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Accurately Assessing Academic Achievement (and Other Long A-words) in a Post-COVID World

By Dan Stock

For most students and many parents, hearing the words “academic assessment” can bring on some anxiety, perhaps even thoughts of the standardized testing that goes on throughout the regular school year.

But for most educators, regular assessments of student’s capabilities are a central piece in their educational toolkit. The importance of collecting and analyzing data during educational growth is key to evaluating the student’s ability to hit their goals, and without data educators are slow to respond to teaching interventions, and cannot adjust instruction based on performance for maximum effectiveness.

Before the COVID-19 pandemic most students could receive regular assessments and testing in the classroom or school setting. Data throughout the school day was collected, as well as observations about a student’s educational needs and social behaviors.

But how do educators assess goals and achievement now? What happens when children aren’t in school? How do educators, in trying to measure academic skills (and perhaps even a student’s eligibility for special education services), truly evaluate children without face-to-face evaluations?

The simple answer is that they can’t. With school districts doing full virtual teaching, school-system teachers are overwhelmed with distance learning students. Regular assessing of an individual students’ needs is virtually impossible. Achievement tests that were once completed during the school day are now online, and many visual and auditory signals that are vital to a full academic assessment are missed. Those educators with the necessary skills for virtual evaluations are back-logged weeks or even months, and our children, especially our special-education children, are just not getting their needs met.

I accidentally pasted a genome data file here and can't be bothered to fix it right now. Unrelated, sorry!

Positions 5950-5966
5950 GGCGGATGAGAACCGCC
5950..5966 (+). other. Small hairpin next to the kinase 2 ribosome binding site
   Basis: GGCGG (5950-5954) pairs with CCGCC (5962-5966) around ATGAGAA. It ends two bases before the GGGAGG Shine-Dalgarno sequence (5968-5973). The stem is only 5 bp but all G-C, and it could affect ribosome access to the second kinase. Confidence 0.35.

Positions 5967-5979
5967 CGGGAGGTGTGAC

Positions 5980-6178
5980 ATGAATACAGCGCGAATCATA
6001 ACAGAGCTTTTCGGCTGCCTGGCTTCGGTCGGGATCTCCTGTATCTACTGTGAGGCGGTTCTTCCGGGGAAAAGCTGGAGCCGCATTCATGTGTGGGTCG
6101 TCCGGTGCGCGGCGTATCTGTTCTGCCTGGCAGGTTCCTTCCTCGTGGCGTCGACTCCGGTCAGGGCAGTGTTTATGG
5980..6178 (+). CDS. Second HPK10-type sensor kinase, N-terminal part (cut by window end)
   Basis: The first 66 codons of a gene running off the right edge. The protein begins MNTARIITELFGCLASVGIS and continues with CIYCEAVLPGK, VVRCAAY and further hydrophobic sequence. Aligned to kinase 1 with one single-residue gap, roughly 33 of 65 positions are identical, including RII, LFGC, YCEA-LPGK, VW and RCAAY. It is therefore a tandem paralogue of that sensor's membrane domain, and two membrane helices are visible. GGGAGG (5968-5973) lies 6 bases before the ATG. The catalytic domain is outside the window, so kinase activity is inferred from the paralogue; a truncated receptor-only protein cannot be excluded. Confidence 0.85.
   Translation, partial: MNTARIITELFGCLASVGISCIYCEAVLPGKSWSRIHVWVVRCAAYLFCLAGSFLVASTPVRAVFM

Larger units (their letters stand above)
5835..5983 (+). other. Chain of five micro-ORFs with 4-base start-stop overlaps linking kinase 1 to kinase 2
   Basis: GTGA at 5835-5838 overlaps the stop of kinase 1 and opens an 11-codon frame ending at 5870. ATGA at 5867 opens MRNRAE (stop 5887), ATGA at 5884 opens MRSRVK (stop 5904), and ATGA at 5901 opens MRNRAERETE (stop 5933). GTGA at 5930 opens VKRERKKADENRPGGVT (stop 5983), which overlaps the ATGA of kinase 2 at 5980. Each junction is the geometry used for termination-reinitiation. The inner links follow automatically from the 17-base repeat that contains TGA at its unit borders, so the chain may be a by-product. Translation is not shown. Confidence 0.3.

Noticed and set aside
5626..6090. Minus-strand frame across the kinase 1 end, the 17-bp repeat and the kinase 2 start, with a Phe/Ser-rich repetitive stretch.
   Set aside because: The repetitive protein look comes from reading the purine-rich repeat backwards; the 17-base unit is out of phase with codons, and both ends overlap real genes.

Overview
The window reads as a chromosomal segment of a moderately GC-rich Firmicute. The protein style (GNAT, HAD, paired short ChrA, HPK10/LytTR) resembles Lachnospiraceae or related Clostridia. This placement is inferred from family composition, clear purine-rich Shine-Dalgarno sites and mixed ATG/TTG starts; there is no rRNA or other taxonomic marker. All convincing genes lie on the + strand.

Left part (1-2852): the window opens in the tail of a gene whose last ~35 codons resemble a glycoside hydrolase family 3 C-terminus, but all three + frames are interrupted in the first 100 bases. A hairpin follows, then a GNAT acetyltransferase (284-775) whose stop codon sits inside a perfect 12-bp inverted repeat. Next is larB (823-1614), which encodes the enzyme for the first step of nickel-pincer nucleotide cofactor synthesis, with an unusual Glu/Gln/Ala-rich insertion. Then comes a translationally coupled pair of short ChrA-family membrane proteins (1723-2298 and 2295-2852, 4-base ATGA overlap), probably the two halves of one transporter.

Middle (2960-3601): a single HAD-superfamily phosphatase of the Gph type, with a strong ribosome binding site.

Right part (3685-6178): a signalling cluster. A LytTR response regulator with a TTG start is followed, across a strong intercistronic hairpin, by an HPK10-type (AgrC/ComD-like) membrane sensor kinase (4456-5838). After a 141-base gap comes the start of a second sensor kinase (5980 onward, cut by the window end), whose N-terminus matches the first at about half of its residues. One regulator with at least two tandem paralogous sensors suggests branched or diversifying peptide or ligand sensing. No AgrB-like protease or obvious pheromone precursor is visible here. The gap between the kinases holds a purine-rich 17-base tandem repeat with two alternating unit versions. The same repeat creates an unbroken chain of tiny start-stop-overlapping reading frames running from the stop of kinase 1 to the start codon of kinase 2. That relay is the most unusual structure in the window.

A full academic assessment is not a simple process. The current well-established standard, accepted by most educators and paraprofessionals, is the KTEA-III (short for the Kauffman Test of Educational Achievement, 3rd Edition), which includes measurement tools for math and reading, as well as for written and oral language skills.  Without getting too far off into the weeds of it, the KTEA-III has a reliability factor of over 95% efficient, meaning it can very accurately predict a child’s levels and is in compliance for measuring academic skillsets for IDEA (Individuals with Disabilities Education Act) standards. In addition to the 30-80 minutes of testing, which varies with grade level, a complete KTEA-III includes a comprehensive report that becomes the centerpiece for a child’s IEP (Individualized Education Plan) which defines educational and other services like speech, occupational, ABA, or physical therapy. The report includes observations suggesting possible areas of processing weaknesses, intervention suggestions for parents and teachers to expand the effectiveness of evaluations, behavioral checklists to look at how the child responds during testing, and novel tasks to motivate low-functioning students.

With schools backlogged for testing, many parents are turning to services available outside the school system. The advantage of receiving timely reporting cannot be understated, and when the KTEA-III is administered by qualified educational therapists, the school district must consider the results of these outside evaluations. In addition, children will often perform better in face-to-face assessing in a relaxed setting, and kiddos with ADD/ADHD, anxiety, Autism, and many learning disabilities struggle with extended virtual screen time, making a face-to-face outside evaluation the perfect solution to post-COVID-19 education.

Since 2018, NEAT Services (Nevada Educational Advocacy and Tutoring) has provided formal and informal outside evaluations for the Nevada community. In a COVID-safe environment, NEAT Services can quickly and easily identify your child’s strengths and weaknesses to determine the right academic intervention, and to provide a deeper understanding of your child’s achievement gaps and help them realize their potential. With educational therapy including assessments, advocacy, and specialized tutoring, NEAT Services can help any student – at any age, with any subject. From two locations in Las Vegas, and online and in-home services throughout Nevada, NEAT Services is a parent’s best choice for educational therapy.

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